Research shows the proportion of UK female high earners has not changed in six years

The number of high earning British women has not changed in the past six years, despite efforts to get more women into senior roles, research shows.
pay gap
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According to HM Revenue & Customs data obtained from Clyde & Co law firm, females account for just 25% of higher-rate taxpayers in each of the last six years.

This percentage makes up the women declaring an income between £43,001 and £150,000 and has remained the same, while the total number of higher-rate taxpayers has seen an increase by nearly a million.

Heidi Watson, employment partner at Clyde & Co, commented on the findings:

“The stubborn refusal of the percentage of female high earners to shift upwards will disappoint those who hoped a recent focus on the gender gap would make a significant difference to the number of women in senior positions,”

“The expectation is that gender pay reporting will start to make an impact in the next few years,”

“However, there have been concerns that the new legislation lacks teeth as businesses that fail to report their gender pay figures will not face any sanctions and those that report particularly bad gender pay figures will simply be ‘named and shamed’.”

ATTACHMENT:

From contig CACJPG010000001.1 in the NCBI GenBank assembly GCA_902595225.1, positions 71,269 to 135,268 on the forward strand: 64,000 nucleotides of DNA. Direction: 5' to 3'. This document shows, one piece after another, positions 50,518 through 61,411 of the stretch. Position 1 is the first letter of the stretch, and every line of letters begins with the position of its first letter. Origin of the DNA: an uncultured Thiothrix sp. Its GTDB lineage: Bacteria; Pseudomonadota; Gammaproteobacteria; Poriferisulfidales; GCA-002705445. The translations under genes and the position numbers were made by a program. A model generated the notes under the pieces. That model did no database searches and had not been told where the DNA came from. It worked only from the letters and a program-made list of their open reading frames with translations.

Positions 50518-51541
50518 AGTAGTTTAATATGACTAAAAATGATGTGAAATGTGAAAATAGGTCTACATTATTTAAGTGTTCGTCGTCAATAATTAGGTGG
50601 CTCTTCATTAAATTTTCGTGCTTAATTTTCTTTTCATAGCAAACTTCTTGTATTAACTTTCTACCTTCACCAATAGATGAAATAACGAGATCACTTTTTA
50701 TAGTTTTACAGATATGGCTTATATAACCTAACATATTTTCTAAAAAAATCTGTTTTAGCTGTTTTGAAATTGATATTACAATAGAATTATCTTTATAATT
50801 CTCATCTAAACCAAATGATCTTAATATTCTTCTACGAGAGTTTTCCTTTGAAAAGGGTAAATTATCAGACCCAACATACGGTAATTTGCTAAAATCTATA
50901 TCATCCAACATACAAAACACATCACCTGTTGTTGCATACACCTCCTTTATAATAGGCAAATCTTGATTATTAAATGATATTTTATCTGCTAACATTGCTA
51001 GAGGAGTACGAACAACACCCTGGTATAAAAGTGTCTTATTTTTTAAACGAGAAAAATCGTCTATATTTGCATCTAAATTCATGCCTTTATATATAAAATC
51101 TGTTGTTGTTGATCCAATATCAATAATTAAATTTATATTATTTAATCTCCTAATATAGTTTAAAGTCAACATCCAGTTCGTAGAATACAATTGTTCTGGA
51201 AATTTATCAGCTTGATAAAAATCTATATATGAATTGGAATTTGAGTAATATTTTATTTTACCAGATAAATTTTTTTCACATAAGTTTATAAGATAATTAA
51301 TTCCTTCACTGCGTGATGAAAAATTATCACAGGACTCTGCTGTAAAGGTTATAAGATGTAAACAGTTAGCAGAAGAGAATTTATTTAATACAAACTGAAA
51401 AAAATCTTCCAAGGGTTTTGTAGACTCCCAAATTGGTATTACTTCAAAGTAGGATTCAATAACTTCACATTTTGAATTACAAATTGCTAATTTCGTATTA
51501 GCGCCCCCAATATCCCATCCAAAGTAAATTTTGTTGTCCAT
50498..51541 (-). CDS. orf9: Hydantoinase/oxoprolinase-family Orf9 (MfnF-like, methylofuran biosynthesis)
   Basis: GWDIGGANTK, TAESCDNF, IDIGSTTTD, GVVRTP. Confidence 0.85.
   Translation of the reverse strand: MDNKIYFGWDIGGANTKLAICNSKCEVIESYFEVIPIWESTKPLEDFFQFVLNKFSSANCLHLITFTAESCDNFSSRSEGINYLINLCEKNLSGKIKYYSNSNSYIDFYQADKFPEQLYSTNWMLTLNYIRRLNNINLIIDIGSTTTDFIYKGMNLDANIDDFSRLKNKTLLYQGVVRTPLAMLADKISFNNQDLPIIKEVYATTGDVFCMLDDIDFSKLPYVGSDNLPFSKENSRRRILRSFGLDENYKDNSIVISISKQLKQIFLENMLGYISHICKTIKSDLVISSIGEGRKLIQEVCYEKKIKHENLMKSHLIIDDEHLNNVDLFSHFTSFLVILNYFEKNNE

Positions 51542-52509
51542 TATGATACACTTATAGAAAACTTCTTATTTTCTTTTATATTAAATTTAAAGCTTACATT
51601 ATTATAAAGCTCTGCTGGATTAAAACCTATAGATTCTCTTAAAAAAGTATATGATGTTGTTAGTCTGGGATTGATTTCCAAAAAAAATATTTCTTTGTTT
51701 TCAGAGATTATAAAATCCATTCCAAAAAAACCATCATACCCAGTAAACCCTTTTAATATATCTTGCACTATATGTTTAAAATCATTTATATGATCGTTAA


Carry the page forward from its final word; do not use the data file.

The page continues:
Under new regulations, all companies will be required to upload the analysis of their pay-gap  on their websites by April 2018. Those who miss the deadline will be contacted by the Equalities and Human Rights Commission.

Leader of the Women’s Equality Party, Sophie Walker, said: “These figures not only highlight the growing gap between rich and poor, where the number of higher-rate taxpayers is rising while record numbers rely on handouts from food banks, they also provide evidence for the continuing gender pay gap that we are so often told does not exist.

“The pay gap does exist, and at every level of business, because no other political party has made it a priority to fix it.

We understand that the pay gap will only be eliminated by tackling an unequal education system, lack of shared parenting, unaffordable childcare and a shortage of flexible working.”

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